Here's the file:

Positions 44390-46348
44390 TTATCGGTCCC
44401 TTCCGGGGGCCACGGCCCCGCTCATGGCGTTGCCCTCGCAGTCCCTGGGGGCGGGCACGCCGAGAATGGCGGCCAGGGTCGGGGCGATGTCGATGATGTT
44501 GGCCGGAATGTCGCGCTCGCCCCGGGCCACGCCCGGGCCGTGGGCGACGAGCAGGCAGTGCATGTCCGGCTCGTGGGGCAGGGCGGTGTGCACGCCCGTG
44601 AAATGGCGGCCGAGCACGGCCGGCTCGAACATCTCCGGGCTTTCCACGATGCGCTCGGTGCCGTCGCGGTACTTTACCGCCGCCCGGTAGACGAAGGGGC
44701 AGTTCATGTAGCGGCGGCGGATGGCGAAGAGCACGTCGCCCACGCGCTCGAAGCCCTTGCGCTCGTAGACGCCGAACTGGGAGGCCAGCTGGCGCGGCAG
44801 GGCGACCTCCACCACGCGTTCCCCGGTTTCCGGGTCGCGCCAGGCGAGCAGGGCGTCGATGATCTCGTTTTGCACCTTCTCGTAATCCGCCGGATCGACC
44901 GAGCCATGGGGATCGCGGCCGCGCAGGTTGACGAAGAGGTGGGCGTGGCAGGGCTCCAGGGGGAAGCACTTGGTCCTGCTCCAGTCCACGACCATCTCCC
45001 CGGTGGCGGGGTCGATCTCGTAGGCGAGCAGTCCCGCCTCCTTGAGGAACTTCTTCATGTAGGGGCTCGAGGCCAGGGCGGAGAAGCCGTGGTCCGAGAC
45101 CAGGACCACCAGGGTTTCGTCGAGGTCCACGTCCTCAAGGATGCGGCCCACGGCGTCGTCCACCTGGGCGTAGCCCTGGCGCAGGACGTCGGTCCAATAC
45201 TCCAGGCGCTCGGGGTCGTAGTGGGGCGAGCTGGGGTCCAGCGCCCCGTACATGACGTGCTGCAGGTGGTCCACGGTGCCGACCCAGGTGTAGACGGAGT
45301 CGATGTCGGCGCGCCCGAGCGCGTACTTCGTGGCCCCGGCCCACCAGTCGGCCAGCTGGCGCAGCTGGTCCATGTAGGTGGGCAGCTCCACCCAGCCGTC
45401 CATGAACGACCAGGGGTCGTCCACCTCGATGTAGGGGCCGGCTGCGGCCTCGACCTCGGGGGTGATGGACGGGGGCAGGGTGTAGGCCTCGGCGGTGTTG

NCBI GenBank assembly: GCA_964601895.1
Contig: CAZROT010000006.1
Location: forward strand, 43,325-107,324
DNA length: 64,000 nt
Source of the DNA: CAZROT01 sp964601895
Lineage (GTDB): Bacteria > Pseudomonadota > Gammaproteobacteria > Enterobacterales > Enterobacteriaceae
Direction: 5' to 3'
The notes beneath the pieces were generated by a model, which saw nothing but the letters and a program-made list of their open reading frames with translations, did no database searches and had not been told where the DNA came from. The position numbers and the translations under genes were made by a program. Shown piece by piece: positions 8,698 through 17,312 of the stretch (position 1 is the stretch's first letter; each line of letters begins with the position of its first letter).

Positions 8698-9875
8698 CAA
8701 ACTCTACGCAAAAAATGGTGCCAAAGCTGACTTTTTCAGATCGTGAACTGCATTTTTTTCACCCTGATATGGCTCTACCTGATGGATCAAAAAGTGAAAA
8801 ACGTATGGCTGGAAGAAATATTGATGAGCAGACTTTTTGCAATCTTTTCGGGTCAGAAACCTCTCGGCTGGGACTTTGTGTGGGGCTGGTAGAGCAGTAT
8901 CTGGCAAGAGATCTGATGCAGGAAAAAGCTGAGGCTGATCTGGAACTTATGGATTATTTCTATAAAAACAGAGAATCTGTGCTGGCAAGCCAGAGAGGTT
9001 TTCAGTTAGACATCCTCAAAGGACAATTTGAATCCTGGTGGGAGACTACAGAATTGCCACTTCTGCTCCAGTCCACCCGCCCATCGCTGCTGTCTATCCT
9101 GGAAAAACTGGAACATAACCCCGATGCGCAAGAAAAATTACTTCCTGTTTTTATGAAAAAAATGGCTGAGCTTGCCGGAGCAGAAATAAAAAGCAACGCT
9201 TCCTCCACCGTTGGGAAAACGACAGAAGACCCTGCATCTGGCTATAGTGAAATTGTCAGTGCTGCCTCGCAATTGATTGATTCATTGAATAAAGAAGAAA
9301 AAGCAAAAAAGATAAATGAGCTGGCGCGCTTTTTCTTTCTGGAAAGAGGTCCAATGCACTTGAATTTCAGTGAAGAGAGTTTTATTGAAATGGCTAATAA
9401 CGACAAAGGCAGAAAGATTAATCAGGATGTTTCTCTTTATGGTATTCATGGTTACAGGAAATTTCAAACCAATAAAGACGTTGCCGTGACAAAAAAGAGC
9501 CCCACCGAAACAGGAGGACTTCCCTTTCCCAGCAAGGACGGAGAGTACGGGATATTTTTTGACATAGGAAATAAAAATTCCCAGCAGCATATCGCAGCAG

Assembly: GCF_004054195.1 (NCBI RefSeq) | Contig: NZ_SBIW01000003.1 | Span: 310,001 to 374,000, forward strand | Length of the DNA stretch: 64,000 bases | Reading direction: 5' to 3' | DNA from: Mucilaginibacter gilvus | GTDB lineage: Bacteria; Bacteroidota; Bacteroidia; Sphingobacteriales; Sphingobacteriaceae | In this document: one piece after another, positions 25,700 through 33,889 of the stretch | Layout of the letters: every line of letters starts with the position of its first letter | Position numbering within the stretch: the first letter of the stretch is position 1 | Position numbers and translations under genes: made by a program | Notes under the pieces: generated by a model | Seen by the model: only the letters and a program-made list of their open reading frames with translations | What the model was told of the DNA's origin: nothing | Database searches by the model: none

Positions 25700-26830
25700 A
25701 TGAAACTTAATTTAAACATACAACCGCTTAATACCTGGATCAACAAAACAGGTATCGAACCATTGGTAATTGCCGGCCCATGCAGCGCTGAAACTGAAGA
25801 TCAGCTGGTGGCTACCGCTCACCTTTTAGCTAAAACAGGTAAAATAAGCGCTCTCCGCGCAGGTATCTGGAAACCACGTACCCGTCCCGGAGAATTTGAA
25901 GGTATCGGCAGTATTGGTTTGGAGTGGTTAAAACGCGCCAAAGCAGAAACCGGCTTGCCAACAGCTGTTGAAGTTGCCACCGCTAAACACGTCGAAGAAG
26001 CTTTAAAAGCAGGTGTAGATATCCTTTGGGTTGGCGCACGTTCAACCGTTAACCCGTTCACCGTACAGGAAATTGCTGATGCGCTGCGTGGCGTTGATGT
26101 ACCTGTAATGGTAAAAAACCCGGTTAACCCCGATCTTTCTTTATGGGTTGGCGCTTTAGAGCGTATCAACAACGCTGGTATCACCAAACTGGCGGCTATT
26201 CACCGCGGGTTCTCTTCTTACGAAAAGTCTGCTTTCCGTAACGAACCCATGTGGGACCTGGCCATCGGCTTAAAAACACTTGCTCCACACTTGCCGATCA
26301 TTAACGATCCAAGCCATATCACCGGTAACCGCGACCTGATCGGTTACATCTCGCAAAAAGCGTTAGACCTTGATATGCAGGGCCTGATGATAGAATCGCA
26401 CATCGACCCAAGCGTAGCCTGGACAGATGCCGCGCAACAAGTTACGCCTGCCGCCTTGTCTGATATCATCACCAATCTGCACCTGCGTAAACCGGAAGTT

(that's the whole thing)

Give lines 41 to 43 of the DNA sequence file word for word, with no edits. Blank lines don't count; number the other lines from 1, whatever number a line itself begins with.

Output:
26201 CACCGCGGGTTCTCTTCTTACGAAAAGTCTGCTTTCCGTAACGAACCCATGTGGGACCTGGCCATCGGCTTAAAAACACTTGCTCCACACTTGCCGATCA
26301 TTAACGATCCAAGCCATATCACCGGTAACCGCGACCTGATCGGTTACATCTCGCAAAAAGCGTTAGACCTTGATATGCAGGGCCTGATGATAGAATCGCA
26401 CATCGACCCAAGCGTAGCCTGGACAGATGCCGCGCAACAAGTTACGCCTGCCGCCTTGTCTGATATCATCACCAATCTGCACCTGCGTAAACCGGAAGTT